But what do Michael Jackson fans have when they want to visit Gary? As I said, the house on Jackson Street…and not a heck of a lot more. While the museum cannot replace what has already been lost or may be lost in the future, it can at the very least provide a focal point for Michael Jackson’s historical ties to the city. I would imagine that when children visit the Jackson home for the first time, they may know that this is the home of someone famous (otherwise, why are all those grown-ups taking pictures, dressing up with fedoras and sun shades on, and buying so much stuff!) but wouldn’t it be great to be able to bring them to a place where they can begin to understand why he was so famous and beloved-and so important to the town! What message does it send to the youth of Gary when the only thing left to commemorate its favorite native son, other than the house, is…an empty lot?
I am going to suggest a few things that fans can do:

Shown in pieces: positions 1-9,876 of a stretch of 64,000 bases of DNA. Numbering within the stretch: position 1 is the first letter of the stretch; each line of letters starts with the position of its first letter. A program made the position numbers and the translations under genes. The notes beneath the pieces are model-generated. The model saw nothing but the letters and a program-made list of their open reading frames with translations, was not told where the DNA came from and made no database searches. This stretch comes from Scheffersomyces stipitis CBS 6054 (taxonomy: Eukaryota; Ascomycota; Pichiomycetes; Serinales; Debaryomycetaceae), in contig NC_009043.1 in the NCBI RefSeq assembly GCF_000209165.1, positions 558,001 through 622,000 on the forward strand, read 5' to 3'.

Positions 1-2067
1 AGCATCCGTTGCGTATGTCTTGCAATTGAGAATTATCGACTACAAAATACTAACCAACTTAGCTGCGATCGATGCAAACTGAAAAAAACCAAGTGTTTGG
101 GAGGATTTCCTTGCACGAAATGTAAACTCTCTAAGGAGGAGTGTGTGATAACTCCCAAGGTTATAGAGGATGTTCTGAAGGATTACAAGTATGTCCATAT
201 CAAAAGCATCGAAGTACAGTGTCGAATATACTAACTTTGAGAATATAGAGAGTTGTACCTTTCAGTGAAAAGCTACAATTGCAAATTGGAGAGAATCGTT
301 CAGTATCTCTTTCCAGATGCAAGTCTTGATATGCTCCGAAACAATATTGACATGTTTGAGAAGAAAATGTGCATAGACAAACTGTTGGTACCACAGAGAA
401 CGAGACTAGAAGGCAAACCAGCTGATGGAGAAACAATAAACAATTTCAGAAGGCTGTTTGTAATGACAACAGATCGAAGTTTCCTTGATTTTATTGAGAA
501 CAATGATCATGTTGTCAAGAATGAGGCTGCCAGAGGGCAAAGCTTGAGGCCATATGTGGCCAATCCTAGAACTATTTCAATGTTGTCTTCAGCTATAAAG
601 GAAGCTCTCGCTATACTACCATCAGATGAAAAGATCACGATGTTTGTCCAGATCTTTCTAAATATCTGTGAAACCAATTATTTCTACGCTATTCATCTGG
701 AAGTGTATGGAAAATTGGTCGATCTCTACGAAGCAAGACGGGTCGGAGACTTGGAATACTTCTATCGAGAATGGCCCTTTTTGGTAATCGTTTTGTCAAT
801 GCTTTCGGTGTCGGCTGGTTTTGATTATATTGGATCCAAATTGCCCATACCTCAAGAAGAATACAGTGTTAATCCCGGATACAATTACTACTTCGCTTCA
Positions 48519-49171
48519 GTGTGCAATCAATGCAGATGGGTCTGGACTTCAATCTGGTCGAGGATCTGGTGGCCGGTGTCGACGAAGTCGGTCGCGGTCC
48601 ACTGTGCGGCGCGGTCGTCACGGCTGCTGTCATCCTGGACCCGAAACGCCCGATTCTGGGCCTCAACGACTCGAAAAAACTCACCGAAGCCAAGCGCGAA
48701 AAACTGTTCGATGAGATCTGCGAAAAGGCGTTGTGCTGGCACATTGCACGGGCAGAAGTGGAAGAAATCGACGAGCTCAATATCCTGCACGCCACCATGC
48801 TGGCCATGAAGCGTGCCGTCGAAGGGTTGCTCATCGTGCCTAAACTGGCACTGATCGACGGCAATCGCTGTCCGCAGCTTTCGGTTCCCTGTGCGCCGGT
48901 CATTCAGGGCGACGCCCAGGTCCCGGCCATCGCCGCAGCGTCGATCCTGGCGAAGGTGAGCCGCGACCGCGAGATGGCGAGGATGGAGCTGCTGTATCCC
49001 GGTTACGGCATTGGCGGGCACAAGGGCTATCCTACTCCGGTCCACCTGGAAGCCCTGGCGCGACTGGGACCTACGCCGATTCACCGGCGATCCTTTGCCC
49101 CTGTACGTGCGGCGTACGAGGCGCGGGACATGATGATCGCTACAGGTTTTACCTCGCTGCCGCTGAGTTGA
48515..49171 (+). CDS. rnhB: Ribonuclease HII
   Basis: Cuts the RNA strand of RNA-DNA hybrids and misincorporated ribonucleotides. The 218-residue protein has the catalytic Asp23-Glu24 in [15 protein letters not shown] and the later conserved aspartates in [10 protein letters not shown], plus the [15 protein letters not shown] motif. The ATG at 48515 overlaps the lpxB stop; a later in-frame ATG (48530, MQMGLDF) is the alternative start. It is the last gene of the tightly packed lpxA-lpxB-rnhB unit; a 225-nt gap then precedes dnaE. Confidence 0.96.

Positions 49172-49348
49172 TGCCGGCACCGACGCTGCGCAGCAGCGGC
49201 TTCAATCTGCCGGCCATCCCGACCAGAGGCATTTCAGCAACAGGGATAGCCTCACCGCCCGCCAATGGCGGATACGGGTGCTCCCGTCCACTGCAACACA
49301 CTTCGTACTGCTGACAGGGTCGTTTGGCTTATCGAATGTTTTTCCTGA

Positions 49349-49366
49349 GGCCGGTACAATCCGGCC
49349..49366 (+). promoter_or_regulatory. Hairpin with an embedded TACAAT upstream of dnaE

Email Mayor Karen-Freeman Wilson, and let ker know that there is a viable interest from the fan community in seeing this project completed!
Write to Gary’s Department of Community Development:
Department of Community Development
839 Broadway, Suite 302
Gary Indiana 46402
Write, email or phone Caren Jones, superintendent of Gary’s Department of Public Parks:
Please try to support (whenever you can) any MJ-related events that are taking place in Gary. This sends a very strong message to officials that it is in the economic best interest of the city to “keep MJ fans in Gary.”
The King of Pop Fanvention (the event I attended in 2010) is taking place again this year in August. I can’t say enough good things about the people behind this event, and I would really, really like to encourage all fans who may be in the area and can afford it to attend! This year’s guests will be Joe Vogel and nurse Cherylin Lee. Although it is being hosted in nearby Chicago, many of the convention’s major events will be taking place right in Gary. I don’t know yet if I will be able to go this year, but this event is definitely a wonderful way to help support Michael’s legacy in Gary, and I can’t think of a better way to celebrate Michael’s birthday than in his own hometown!
And, mostly, I would like to encourage everyone to continue to support and contribute to The Jackson Family Foundation, the organization that is working so hard to make this dream a reality: